4. I am sorry for the troubles you experienced! However this was a very inspiring post for me with you final conclusion. Becoming so focused on the problem that it distracts you from a real solution. I guess that’s what it took for you to become an even better DIYourselfer:).

  5. Not going to lie…I couldn’t stop starring at your floors in every picture. So awesome!

  6. I am super impressed and inspired, I seem to live on sites like your and pintrest but have only managed the smaller things, looking around your site I have officially decided to more up to bigger and better. I am going to attempt to do some thing with a chair. Thanks :)

  7. Like you said, there’s a bazillion ways to do stuff, but when I did my drywall repair, we did a light sanding to take off any loose bits of paper BEFORE we primed the damaged areas. Maybe I’m crazy, but it makes sense to me to make sure any bits not quite firmly attached to the wall are removed before sealing everything in. Otherwise you’d seal in air bubbles which might cause…well, bubbles! Right? Maybe. *shrug* Maybe some nice blogger will do a technique comparison next time. :)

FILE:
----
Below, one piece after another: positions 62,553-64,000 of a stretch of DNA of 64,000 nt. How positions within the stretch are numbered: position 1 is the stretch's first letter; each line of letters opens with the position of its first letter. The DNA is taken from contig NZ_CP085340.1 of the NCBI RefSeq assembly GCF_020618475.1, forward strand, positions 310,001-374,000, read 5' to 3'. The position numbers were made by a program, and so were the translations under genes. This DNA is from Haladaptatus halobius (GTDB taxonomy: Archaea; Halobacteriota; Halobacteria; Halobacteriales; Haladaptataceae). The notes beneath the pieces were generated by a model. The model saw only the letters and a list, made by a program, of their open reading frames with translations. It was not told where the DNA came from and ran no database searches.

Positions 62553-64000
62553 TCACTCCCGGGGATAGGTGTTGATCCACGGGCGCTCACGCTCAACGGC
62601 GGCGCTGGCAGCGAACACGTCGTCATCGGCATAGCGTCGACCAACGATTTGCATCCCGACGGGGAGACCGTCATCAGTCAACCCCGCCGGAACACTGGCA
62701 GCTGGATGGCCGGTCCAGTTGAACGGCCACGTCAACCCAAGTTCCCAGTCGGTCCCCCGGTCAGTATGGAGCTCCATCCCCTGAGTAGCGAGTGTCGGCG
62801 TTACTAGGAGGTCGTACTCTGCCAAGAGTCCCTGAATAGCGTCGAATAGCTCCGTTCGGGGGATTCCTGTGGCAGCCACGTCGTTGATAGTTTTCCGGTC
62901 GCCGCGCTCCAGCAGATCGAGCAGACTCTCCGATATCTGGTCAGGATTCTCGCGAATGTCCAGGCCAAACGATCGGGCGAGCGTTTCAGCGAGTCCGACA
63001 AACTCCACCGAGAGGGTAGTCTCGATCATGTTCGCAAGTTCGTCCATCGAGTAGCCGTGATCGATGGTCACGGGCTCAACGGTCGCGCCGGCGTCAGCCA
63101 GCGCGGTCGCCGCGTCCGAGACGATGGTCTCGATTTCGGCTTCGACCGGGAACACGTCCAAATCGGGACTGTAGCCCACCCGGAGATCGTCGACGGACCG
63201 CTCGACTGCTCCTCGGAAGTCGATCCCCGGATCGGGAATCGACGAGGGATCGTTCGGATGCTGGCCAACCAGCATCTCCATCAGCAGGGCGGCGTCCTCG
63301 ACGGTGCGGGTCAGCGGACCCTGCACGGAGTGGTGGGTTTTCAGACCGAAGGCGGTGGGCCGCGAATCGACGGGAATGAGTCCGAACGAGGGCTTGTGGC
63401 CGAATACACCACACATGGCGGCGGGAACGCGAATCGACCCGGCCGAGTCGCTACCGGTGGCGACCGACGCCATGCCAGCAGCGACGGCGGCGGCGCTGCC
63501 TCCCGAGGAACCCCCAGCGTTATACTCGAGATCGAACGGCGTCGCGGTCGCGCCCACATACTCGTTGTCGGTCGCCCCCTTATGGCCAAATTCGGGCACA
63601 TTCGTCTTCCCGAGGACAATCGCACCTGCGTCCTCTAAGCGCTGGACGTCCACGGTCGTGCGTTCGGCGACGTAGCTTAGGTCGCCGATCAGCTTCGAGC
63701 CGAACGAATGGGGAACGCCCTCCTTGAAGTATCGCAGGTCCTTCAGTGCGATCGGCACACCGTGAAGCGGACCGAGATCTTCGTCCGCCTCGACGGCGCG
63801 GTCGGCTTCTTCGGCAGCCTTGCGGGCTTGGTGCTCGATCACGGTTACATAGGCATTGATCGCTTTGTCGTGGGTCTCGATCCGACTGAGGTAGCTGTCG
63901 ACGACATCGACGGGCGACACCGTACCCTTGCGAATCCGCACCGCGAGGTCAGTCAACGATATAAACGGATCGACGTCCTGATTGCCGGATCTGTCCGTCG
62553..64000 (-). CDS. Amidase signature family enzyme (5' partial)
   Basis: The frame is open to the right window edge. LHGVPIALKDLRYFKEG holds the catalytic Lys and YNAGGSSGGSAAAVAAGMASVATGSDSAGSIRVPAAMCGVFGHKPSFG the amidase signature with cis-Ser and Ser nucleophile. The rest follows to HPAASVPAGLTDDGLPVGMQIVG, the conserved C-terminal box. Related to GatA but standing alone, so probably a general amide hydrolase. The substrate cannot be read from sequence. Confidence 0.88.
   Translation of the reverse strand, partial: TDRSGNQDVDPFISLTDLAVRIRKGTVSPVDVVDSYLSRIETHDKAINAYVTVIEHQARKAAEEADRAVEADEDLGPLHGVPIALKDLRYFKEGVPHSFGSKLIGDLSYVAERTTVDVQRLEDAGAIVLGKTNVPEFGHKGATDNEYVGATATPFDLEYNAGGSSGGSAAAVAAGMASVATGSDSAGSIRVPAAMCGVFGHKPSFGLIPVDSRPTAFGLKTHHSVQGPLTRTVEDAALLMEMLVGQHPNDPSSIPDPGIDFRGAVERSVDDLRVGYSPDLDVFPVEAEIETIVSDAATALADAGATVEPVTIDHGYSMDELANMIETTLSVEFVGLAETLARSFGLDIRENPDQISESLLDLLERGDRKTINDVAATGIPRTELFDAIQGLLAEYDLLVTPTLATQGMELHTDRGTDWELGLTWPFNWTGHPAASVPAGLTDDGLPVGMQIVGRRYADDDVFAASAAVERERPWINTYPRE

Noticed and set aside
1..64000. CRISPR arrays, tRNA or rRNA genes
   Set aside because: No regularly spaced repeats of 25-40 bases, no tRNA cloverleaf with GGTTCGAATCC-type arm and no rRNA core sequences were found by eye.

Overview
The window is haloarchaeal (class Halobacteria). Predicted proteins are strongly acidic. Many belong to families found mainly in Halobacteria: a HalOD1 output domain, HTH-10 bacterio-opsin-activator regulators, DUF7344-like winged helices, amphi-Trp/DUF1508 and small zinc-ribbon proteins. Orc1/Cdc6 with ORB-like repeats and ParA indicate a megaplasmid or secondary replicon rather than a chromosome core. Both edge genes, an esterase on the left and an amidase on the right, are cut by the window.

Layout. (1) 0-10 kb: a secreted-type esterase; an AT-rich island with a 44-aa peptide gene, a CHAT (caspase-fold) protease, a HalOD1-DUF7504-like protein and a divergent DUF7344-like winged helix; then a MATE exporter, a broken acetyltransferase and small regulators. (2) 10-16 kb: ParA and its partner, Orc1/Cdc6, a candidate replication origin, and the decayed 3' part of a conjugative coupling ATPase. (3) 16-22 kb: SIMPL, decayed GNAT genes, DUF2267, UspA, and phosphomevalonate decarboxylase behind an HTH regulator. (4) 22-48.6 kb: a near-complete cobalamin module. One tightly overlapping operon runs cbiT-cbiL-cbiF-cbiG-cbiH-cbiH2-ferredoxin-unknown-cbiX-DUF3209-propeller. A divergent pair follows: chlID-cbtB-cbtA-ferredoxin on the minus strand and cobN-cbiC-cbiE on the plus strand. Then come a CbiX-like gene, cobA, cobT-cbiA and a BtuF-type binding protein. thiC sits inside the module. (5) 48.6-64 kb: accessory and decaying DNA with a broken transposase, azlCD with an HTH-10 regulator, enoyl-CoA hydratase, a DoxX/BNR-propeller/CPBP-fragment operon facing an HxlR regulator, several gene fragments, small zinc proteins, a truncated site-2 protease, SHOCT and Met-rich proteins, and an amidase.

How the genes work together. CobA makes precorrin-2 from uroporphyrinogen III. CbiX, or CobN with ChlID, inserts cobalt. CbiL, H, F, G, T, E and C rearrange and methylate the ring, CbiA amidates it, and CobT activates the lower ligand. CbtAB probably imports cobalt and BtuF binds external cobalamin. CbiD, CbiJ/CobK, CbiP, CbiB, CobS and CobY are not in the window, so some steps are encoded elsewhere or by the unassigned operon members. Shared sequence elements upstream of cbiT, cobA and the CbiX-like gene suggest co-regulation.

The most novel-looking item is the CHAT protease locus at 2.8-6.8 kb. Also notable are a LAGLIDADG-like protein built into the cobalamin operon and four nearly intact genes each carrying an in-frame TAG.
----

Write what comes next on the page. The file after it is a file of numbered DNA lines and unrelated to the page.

1. I didn’t elaborate too much yet (post to come), but the walls were sanded thoroughly before beginning the skim coat. The issue wasn’t the loose bits that are plainly sanded away; the issue is the stuff that doesn’t seem loose and isn’t removed when sanding. There are layers of paper that will still bubble (at least, in my case, that’s what happened) as the top layer of paper is made wet by the joint compound. There will be a more detailed recap soon to showcase the fix I found as well!